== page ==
With AMC's The Walking Dead having unleashed its tenth season finale "A Certain Doom" upon TWD universe, fans are left with a whole lot to process. From the return of Maggie (Lauren Cohan) along with her ass-kicking metal-masked friends to what the deal is with the trendy stormtroopers surrounding Yumiko (Eleanor Matsuura), Eugene (Josh McDermitt), Ezekiel (Khary Payton), and Princess (Paola Lázaro) to how David Byrne and Talking Heads helped save our heroes. Thankfully, EW had a chance to speak with series showrunner and EP Angela Kang for some intel on all three topics.
To say that the team was excited to have Cohan back would be a major understatement. "Lauren and I have always bonded, and Maggie is such a great character. And she's so lovely and so fun to work with. She just brings such energy and optimism and positivity to our set. So we'd been trying to work out, 'How and when can you come back?'," Kang explained.
"And so we were all really thrilled to have her back with us. It just felt like we hadn't missed a beat. And she was just right back in and she did a wonderful job. We'd had her for a little bit before that because she came and shadowed a director that season, so it was just fun having her ease in, in a different way. And she was just hanging with us for a while and going to all the meetings with the director. And then she just stepped on set and it was like no time had passed at all. So it was really great."
Without spoiling anything for those who haven't read the comics yet, let's just say that if you found that group with the paramilitary uniforms to have something in COMMON with an aspect of the comics, then you are just a WEALTH of knowledge. Kang feels the same way we do when it comes to giving too much away about our new players. "For people who are comic book readers, they'll obviously recognize the guys in the outfits, but I don't want to spoil too much for the fans going forward. We definitely have our own way into the story. I'll just say that this group does play a very important role going forward for our characters," teased Kang. "We're working on pre-production on an episode that picks up with that story and I think there's some cool stuff that comes into that. Who are these people? What are they about? We will start to learn that over time and unpeel those layers of the onion."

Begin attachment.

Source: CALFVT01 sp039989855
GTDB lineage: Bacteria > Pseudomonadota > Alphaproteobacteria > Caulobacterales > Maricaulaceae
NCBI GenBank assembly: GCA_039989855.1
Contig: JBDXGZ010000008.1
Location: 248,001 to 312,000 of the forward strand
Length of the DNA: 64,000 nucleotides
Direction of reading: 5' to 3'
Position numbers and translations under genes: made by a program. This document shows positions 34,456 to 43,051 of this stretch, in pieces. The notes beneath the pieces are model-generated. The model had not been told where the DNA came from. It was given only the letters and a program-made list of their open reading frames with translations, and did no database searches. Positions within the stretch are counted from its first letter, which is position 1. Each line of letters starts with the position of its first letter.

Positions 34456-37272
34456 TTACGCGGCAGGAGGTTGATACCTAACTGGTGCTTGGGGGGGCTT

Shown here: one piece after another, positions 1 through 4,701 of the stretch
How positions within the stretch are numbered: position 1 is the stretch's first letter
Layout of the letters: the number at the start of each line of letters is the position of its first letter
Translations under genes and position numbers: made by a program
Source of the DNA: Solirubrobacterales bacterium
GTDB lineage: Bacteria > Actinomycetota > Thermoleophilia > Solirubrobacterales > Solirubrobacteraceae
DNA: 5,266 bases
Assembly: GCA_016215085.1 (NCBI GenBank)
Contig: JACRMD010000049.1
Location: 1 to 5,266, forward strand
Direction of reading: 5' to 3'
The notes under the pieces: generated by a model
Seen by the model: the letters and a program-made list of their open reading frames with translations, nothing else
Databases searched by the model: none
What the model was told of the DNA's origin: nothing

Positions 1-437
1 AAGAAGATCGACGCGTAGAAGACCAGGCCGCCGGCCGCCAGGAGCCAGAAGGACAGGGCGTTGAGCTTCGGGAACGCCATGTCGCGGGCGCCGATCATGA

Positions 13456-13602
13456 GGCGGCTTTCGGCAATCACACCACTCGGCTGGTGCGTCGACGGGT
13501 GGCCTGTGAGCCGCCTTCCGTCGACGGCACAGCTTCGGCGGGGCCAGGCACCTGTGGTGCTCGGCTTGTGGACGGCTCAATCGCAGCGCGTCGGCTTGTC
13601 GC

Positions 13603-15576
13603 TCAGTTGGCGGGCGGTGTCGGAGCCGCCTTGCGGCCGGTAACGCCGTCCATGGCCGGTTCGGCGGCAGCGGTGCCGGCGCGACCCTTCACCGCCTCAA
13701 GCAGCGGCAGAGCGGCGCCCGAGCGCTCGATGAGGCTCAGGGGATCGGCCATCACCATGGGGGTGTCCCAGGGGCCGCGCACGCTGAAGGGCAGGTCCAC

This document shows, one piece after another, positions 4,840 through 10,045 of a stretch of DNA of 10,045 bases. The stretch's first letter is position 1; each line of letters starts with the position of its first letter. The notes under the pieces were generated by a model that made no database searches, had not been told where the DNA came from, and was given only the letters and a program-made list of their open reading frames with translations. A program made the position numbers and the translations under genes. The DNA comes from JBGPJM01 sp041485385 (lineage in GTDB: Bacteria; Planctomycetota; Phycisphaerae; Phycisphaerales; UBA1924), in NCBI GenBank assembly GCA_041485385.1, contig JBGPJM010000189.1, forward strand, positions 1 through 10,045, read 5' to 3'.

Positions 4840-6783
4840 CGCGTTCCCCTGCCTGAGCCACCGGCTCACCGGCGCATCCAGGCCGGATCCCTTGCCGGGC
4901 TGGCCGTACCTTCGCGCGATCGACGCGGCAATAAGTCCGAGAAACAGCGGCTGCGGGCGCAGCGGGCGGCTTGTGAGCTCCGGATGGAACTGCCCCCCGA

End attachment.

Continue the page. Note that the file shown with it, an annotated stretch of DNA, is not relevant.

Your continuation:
Finally, while we knew that Luke (Dan Fogler) had a plan that involved a mechanized "Pied Piper" that would lead Beta's (Ryan Hurst) walker horde away from our heroes, we didn't know that 1983 Talking Heads classic "Burning Down the House" would be the key to a new civilization's survival. So why that song? "There's just a lot of fans of the Talking Heads on the show," Kang explained. But unlike most songs that are written into the script, the 80s classic was a decision made late in the editing process. "I think that that was actually a choice by our editor," said Kang. "That was how it came about. It was not one of the ones that was written into the script, because sometimes we do write queues into a script, and either it has to do with the lyrics or the vibe of the music and we're trying to get something across. But, in this case, it was just like, 'Okay, they're blasting something that's loud rock music.' And the editor picked this, and then we were listening to it in the edit and we're like, 'Okay, well, this song is perfect.'"
For Kang, having the song just made sense considering the themes that were in play during the season finale "It just feels like they're in this place where they're like, 'All right, these are impossible odds. If we've got to burn down the house, let's do it. Let's go out and style.' And it felt like the right match for whatever reason," she explained. That said, apparently, the Talking Heads didn't come cheap so a passing-of-the-hate needed to happen. "The song was expensive," revealed Kang. "So there was a point where we're like, 'We might have to change the song because it's kind of pricey.' But we tried out different options and none of them ever felt right. So we were like, 'Okay, let's just scrape up the money from, we'll do this and we'll cut that.' It just feels like it's the right song. There was no deep, scripted meaning to this one. It just felt so right once it was in the cut and I love it. So I was glad we were able to put that one in."